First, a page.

I recently finished writing a page about my alcohol and candle stoves. I cook a side of vegetables in a fry pan lid over three tea light candles while the main meal cooks in a pot over the alcohol stove. You know how Chef Glenn likes his vegetables! With this dual-fuel cooking system, I enjoy sides of mashed sweet potatoes, hot apple sauce, sweet corn, beets, mixed vegetables, and rice pudding.
My alcohol stove is an empty tea light candle cup filled with alcohol. The cup weighs less than one gram. To use the alcohol stove and candle stove, all you need to do is make some pot supports and windscreens. The article shows you how I made mine.
Visit the Backpacking Stoves page.
I frequently mention using a pot cozy to insulate your meal after you remove the pot from the stove. A pot cozy saves fuel because the cozy holds the heat in the pot and continues the cooking process, eliminating the need for simmering. If you cook dehydrated backpacking food, your meal will finish rehydrating while staying hot in the pot cozy for ten minutes.
Visit the Pot Cozy page.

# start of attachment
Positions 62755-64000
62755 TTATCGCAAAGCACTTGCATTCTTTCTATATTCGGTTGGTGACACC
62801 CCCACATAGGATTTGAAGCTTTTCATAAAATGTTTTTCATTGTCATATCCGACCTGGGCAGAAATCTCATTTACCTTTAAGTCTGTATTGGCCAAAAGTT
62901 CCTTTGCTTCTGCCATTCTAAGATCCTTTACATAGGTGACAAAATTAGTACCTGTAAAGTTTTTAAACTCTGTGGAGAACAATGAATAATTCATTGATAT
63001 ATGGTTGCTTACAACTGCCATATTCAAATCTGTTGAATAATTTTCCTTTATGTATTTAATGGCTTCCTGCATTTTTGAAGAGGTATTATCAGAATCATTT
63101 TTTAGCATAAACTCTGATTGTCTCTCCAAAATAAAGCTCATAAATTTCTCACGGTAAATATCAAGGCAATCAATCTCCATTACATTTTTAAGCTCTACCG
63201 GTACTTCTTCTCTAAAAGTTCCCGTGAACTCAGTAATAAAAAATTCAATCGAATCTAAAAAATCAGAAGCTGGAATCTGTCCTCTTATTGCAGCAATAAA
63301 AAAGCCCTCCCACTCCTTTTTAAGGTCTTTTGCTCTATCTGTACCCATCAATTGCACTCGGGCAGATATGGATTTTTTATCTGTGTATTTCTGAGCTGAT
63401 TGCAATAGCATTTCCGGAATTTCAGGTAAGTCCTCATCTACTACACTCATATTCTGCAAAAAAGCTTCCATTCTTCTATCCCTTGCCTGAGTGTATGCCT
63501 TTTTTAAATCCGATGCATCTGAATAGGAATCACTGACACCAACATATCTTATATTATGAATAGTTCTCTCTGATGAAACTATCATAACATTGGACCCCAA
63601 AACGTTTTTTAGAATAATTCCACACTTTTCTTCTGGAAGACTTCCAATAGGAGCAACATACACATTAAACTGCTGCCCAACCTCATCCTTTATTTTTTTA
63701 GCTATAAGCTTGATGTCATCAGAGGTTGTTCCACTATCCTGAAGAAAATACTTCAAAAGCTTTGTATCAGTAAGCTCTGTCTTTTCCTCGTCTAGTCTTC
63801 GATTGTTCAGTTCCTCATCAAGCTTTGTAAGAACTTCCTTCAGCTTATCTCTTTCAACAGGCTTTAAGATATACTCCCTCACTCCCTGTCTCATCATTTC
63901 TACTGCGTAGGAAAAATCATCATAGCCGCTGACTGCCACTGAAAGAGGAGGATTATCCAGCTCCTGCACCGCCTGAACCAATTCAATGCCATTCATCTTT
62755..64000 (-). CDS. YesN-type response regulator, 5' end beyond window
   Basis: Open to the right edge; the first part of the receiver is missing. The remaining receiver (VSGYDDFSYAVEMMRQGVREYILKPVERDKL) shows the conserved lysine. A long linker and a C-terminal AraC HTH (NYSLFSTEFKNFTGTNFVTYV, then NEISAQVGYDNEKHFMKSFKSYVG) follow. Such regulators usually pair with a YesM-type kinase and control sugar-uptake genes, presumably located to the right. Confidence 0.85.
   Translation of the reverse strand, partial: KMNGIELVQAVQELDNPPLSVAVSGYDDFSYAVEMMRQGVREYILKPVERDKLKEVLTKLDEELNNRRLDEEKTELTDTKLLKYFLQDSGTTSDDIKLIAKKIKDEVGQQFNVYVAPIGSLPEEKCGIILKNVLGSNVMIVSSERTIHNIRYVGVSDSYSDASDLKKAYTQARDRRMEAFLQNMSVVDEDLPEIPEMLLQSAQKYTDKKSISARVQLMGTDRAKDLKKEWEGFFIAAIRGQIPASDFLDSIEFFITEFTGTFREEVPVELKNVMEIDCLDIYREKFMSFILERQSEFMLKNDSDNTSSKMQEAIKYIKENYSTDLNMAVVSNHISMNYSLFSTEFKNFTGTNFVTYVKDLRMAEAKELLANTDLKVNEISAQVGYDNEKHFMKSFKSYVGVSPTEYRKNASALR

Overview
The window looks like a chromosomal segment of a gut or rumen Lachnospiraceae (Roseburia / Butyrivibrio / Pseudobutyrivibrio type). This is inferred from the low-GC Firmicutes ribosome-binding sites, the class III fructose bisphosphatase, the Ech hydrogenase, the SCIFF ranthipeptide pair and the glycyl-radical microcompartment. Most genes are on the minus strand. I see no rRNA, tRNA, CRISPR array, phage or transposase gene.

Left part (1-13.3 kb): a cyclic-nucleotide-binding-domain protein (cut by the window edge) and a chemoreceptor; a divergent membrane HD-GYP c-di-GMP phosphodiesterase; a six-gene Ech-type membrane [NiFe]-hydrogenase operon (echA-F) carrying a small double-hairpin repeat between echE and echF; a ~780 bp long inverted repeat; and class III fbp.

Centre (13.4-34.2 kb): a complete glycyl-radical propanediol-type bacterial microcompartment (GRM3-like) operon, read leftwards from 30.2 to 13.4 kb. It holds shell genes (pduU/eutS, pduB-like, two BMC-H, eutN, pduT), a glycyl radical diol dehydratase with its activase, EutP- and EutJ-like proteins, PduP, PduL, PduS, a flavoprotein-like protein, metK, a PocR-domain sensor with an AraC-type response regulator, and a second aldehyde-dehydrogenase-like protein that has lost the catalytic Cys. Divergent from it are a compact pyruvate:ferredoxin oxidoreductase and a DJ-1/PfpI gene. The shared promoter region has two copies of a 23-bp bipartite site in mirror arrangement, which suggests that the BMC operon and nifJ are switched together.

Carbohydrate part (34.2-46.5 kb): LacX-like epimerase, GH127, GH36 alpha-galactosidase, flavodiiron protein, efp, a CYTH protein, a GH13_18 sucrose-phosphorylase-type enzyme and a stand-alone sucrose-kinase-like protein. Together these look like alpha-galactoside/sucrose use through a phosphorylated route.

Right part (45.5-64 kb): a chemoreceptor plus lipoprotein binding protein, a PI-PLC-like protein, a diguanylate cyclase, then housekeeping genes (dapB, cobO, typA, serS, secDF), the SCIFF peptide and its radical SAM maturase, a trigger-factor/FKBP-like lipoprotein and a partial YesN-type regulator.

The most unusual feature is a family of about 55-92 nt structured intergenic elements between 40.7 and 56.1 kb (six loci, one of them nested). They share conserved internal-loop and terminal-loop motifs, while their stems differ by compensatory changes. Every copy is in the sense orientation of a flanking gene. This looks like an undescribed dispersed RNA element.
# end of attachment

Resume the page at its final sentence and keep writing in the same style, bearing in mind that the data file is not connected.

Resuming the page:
Cooking with a pot and fry pan lid is a big improvement over the tuna fish can I used to cook vegetables in. I recently added new photos and re-wrote the backpacking cookware page.
Visit the Backpacking Cookware page.
Recent Submissions to Your Best Backpacking Recipes:
- Beef & Bean Burrito by PasnThru
- Apple Cobbler by Shelley Lauzon
- Cinnamon Biscuits by Mark S. Leathers
Click here to see these new backpacking recipes or to submit one of your own.
Thanks again to everyone who has shared their recipes. Good luck as you begin your food preparations for backpacking adventures in 2012. Dominique and I are in Switzerland for the winter with a section hike on the Appalachian Trail planned for late spring. The photo below was taken a few weeks ago at the Lake of Pfäffikon. It’s a nice five-mile walk from my front door and around the lake.
Chef Glenn at BackpackingChef.com